There are many crimes or offences. A lot are contained in the Crimes Act but many more are contained in other statutes both of the State and Federal Parliaments. The range of offences vary from murder down to parking.
Most criminal matters are commenced by the Police or the Director of Public Prosecutions by way of Court Attendance Notices (formerly known as Police Charges/ Summonses) and those charged with an offence will appear firstly before a magistrate sitting in a local court. In some cases, issues of bail may need to be considered.
Magistrates deal with over 90% of criminal matters summarily but the more serious offences are committed to the District Court or Supreme Court for trial before a judge and/or jury.
Unlike civil matters, criminal matters must be proved ‘beyond reasonable doubt’ having regard to the elements of the offence. This is when a solicitor’s professional knowledge becomes essential for the client (i.e. the person charged with an offence).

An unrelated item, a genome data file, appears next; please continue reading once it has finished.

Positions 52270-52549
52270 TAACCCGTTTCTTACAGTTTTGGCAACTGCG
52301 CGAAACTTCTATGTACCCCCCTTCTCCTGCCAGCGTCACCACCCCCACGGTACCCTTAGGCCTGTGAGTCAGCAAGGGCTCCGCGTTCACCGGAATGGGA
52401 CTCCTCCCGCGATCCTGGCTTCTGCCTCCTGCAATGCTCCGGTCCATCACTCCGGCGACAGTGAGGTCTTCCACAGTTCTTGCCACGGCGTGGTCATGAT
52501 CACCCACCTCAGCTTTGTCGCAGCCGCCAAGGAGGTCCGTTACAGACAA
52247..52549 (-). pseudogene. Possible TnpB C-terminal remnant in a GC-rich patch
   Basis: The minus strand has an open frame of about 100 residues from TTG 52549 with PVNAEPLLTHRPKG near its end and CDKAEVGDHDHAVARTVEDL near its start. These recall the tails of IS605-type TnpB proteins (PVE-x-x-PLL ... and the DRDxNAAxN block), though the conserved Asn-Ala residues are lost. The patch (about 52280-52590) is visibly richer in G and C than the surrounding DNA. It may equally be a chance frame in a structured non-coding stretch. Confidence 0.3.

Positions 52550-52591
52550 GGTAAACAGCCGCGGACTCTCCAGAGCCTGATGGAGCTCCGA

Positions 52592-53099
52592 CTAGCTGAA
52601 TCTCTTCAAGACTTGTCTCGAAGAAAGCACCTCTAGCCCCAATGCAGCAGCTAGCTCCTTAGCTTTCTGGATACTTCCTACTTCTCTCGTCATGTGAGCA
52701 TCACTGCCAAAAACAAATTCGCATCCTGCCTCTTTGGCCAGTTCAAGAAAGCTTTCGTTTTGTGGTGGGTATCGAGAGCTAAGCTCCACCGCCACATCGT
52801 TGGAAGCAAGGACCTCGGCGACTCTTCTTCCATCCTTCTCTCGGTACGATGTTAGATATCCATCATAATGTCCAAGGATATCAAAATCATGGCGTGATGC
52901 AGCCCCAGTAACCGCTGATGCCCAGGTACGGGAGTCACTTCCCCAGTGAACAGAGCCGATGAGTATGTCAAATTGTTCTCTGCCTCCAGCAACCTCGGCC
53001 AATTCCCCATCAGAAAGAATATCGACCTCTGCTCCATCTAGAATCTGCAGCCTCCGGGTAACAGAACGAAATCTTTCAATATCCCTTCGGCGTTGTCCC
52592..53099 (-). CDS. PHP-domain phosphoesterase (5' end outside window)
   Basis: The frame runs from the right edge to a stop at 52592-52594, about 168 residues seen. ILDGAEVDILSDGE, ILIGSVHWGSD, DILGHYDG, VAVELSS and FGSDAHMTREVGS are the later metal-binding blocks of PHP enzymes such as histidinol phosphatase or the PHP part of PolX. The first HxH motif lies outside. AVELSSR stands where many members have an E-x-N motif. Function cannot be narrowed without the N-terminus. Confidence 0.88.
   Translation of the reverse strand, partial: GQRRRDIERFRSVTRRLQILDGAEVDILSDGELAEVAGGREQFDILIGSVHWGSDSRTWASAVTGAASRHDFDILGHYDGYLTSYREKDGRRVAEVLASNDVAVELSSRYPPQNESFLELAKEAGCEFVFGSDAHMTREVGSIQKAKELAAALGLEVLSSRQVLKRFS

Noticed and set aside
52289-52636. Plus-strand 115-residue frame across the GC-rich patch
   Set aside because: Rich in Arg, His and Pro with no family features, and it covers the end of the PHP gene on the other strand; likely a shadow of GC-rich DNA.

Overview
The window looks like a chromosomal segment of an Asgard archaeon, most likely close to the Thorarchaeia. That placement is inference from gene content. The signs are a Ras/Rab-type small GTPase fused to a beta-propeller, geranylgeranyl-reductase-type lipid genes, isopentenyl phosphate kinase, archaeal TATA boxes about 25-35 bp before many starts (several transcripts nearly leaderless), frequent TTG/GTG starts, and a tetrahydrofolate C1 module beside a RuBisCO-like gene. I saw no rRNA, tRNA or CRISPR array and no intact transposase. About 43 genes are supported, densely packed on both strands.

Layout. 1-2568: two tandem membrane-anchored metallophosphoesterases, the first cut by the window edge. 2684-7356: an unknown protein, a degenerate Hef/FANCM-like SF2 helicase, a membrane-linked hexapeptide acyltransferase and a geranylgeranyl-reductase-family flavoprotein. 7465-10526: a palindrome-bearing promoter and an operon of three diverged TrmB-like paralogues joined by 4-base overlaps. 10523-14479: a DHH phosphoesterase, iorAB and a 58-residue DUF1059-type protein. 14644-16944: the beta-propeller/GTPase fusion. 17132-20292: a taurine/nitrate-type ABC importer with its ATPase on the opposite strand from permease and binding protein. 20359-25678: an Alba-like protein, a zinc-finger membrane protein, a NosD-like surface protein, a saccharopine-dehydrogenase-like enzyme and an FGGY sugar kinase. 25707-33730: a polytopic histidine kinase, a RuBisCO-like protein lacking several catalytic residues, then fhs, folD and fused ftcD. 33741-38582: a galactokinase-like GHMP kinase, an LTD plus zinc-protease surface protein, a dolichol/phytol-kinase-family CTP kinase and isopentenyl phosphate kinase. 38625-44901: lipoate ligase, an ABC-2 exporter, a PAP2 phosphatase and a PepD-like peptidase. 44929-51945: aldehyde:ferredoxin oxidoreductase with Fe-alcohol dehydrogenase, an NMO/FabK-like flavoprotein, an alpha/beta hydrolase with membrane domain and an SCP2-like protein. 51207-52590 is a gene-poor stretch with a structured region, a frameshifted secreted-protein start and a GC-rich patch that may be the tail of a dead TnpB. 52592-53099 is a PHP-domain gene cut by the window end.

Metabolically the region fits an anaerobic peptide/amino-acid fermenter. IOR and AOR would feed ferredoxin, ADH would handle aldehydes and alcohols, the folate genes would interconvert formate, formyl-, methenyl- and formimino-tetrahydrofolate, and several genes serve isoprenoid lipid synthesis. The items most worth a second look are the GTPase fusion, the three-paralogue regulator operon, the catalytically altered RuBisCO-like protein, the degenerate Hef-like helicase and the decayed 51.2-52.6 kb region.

Police will normally have a fact sheet (which is not evidence but outlines the Police case) on the occasion of the first appearance before the court. With the fact sheet and instructions from the client, this will help the solicitor in deciding whether to advise the client to plead guilty or not guilty having regard to the elements of the offence. Sometimes an adjournment is necessary to obtain further information.
Once a plea is entered, the magistrate may adjourn the matter for hearing, sentence the client, commit the client for trial in a higher court or other options which may depend on the seriousness of the offence and the previous criminal history of the client.